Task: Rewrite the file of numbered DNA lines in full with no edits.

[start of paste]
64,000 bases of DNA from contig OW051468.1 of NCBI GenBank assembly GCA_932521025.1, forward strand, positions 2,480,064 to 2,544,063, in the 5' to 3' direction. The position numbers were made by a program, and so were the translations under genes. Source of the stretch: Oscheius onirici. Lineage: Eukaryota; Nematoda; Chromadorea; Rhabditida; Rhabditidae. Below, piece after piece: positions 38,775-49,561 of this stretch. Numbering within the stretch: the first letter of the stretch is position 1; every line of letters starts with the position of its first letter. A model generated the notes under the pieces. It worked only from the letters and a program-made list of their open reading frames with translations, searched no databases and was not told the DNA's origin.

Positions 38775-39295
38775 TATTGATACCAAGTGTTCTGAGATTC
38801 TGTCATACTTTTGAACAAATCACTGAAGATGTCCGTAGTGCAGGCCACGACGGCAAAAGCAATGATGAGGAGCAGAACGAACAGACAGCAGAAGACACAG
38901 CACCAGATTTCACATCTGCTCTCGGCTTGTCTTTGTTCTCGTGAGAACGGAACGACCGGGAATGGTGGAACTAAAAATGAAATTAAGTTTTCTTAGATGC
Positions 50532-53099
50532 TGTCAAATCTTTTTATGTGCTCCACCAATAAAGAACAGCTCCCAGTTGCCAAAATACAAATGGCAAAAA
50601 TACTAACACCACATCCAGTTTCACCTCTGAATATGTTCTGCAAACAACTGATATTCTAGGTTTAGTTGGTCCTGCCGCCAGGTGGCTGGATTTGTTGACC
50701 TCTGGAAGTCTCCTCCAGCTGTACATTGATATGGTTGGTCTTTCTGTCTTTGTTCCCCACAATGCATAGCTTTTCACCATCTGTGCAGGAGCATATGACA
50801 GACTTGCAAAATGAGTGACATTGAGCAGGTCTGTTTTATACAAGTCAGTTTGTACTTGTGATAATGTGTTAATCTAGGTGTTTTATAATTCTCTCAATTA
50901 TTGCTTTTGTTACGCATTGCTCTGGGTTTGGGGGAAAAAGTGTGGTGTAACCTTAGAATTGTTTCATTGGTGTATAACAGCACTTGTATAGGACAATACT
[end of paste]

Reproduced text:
64,000 bases of DNA from contig OW051468.1 of NCBI GenBank assembly GCA_932521025.1, forward strand, positions 2,480,064 to 2,544,063, in the 5' to 3' direction. The position numbers were made by a program, and so were the translations under genes. Source of the stretch: Oscheius onirici. Lineage: Eukaryota; Nematoda; Chromadorea; Rhabditida; Rhabditidae. Below, piece after piece: positions 38,775-49,561 of this stretch. Numbering within the stretch: the first letter of the stretch is position 1; every line of letters starts with the position of its first letter. A model generated the notes under the pieces. It worked only from the letters and a program-made list of their open reading frames with translations, searched no databases and was not told the DNA's origin.

Positions 38775-39295
38775 TATTGATACCAAGTGTTCTGAGATTC
38801 TGTCATACTTTTGAACAAATCACTGAAGATGTCCGTAGTGCAGGCCACGACGGCAAAAGCAATGATGAGGAGCAGAACGAACAGACAGCAGAAGACACAG
38901 CACCAGATTTCACATCTGCTCTCGGCTTGTCTTTGTTCTCGTGAGAACGGAACGACCGGGAATGGTGGAACTAAAAATGAAATTAAGTTTTCTTAGATGC
Positions 50532-53099
50532 TGTCAAATCTTTTTATGTGCTCCACCAATAAAGAACAGCTCCCAGTTGCCAAAATACAAATGGCAAAAA
50601 TACTAACACCACATCCAGTTTCACCTCTGAATATGTTCTGCAAACAACTGATATTCTAGGTTTAGTTGGTCCTGCCGCCAGGTGGCTGGATTTGTTGACC
50701 TCTGGAAGTCTCCTCCAGCTGTACATTGATATGGTTGGTCTTTCTGTCTTTGTTCCCCACAATGCATAGCTTTTCACCATCTGTGCAGGAGCATATGACA
50801 GACTTGCAAAATGAGTGACATTGAGCAGGTCTGTTTTATACAAGTCAGTTTGTACTTGTGATAATGTGTTAATCTAGGTGTTTTATAATTCTCTCAATTA
50901 TTGCTTTTGTTACGCATTGCTCTGGGTTTGGGGGAAAAAGTGTGGTGTAACCTTAGAATTGTTTCATTGGTGTATAACAGCACTTGTATAGGACAATACT